Residents affected by these developments need to lobby their representatives to ensure that building is actually required in their area, that all 106 funds from developers are spent locally, not just somewhere vaguely nearby or to subsidise district and county budgets and that plans are prepared to cope with increased numbers of residents. This is essential.
We need to call for a full and accurate accounting of all 106 monies and where they are spent and I will be doing just that.
District councillor Holbeach Town Ward
Care for the children and the community
With reference to Springwell’s consultation meeting at the High School in Spalding, we feel the Academy would have gained invaluable insight had they openly engaged the local community at the very beginning, not the end, of the consultation process and it would have been helpful if the county council had sent a representative.
We thank Phil Willott for taking the time, after the meeting, to discuss with us specific issues we raised regarding pupil safety at the site; we now raise our additional concerns.
While the building itself may be highly desired by Springwell, the location in Matmore Gate is disastrous traffic-wise and being in very close proximity to a largewaterway and easy access across to the dangerous A16 road.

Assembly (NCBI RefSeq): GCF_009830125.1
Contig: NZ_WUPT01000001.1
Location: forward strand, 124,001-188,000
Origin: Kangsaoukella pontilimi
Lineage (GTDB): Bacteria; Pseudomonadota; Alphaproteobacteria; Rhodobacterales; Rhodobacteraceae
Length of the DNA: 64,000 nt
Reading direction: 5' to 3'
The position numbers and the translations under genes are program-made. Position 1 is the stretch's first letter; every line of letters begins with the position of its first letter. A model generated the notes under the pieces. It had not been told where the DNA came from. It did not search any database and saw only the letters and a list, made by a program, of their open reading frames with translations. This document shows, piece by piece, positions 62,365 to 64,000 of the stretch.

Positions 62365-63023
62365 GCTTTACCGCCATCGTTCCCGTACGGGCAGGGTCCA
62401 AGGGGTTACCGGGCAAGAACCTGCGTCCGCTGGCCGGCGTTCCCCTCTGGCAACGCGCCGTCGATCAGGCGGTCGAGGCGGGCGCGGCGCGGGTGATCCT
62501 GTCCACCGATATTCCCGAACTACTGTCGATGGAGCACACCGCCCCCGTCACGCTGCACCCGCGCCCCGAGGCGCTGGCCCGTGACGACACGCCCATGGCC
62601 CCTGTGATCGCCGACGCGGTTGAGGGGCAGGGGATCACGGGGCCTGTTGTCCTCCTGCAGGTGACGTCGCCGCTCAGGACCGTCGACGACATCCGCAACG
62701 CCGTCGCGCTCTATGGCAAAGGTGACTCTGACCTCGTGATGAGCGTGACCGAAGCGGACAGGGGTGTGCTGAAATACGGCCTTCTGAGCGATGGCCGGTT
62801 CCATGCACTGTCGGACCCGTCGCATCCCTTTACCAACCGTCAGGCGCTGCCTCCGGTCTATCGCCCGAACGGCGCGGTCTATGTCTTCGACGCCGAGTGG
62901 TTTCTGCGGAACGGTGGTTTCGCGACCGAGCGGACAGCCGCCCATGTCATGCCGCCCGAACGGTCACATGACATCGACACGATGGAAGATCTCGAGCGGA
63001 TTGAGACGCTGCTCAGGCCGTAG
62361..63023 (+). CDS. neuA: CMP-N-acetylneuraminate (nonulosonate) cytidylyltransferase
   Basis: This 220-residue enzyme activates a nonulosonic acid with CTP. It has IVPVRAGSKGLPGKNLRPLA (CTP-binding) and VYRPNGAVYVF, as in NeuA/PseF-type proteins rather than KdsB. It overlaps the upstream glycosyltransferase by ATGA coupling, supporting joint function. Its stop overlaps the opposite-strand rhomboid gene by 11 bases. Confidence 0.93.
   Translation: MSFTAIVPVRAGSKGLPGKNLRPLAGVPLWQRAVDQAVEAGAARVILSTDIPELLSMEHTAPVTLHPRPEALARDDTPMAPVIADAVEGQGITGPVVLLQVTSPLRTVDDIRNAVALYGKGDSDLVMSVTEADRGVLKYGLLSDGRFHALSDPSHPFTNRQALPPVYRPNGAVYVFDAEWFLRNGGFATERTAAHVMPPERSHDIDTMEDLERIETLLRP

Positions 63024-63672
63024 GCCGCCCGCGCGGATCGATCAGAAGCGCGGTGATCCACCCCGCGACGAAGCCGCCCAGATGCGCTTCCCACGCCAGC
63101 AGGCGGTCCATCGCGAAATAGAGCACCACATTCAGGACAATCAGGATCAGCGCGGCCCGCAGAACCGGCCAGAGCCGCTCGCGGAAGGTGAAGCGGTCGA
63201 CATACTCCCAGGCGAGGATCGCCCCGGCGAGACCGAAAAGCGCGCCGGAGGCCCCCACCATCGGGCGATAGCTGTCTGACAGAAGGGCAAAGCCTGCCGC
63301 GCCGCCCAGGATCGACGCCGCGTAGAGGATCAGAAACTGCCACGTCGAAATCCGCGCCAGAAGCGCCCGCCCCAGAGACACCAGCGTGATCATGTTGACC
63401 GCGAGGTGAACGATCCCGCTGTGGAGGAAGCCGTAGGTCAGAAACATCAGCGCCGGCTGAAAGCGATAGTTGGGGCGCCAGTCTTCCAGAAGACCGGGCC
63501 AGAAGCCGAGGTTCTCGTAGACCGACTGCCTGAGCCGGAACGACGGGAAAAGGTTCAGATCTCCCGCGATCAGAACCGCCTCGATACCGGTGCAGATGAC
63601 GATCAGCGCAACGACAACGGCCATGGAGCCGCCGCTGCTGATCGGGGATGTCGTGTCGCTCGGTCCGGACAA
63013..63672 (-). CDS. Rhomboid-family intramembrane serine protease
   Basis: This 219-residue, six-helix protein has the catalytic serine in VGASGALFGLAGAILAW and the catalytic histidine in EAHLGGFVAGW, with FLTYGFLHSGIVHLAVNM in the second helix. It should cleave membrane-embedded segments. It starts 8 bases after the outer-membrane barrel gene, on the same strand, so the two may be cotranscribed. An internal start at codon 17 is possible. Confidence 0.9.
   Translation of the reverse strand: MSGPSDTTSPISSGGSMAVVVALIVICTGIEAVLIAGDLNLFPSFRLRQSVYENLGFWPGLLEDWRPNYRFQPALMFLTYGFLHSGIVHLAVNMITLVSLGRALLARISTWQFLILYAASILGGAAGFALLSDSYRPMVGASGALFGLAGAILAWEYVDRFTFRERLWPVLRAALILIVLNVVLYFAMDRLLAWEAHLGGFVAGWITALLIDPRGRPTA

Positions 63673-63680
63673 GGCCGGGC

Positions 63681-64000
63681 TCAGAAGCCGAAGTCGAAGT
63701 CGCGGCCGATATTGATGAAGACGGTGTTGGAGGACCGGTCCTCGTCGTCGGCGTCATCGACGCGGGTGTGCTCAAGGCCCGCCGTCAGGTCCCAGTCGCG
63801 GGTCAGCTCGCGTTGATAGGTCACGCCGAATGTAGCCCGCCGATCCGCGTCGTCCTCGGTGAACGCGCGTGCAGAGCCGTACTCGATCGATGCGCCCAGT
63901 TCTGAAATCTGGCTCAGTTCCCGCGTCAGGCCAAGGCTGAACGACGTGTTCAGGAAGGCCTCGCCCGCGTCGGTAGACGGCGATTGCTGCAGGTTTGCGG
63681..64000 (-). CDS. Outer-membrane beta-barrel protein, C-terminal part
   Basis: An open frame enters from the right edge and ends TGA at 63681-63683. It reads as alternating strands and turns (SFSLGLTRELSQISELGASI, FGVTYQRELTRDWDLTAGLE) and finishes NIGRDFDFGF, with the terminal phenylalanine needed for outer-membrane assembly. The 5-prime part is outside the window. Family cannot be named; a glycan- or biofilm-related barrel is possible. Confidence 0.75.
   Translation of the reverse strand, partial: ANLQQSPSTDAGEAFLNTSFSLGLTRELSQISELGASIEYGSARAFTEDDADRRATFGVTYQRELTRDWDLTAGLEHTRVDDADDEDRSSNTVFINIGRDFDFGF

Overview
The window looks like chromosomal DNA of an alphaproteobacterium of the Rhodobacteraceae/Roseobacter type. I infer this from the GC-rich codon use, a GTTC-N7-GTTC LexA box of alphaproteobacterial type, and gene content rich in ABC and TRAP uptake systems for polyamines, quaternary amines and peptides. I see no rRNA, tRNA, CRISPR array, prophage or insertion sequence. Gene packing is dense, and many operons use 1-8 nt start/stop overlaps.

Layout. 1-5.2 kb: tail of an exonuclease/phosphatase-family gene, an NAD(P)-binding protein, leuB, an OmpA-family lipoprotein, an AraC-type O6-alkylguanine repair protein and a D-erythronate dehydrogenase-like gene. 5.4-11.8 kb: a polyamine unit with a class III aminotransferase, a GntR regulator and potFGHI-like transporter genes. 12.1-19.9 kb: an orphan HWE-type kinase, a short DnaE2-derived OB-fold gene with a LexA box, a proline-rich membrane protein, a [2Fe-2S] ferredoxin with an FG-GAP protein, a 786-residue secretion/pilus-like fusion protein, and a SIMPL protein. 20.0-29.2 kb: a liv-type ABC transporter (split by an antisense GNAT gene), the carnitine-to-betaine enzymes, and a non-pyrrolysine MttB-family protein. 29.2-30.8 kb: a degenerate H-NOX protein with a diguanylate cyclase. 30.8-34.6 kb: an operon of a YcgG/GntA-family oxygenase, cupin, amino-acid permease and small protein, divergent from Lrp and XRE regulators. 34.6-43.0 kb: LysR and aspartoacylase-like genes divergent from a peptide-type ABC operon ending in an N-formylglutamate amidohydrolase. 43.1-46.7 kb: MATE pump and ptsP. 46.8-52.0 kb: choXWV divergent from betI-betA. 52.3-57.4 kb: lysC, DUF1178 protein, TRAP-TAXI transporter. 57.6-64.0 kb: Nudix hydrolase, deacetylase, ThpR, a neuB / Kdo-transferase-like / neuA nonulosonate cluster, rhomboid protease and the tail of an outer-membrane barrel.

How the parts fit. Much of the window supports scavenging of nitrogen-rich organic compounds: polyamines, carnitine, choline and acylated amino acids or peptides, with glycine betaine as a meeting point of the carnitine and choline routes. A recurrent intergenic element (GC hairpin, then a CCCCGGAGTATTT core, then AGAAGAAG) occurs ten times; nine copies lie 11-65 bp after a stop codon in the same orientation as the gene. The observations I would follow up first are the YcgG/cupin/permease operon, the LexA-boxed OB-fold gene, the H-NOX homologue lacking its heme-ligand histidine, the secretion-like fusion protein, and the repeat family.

Springwell stressed the need for a highly secure environment for the safety of the children with virtually one-to-one staffing (plus ancillary staff) to aid this.Also advising of individual taxi’ for the65 pupils and direct handover to staff members, yet the proposal is to cut parking spaces to just 30.
So, given the very high ratio of staff to students anticipated to be on site daily (plus taxis morning and afternoon) that will leave a large number of vehicles without parkingfacility.Are they to park on road along Matmore Gate thus extensively raising the dangers to Springwell’s pupils and the local community?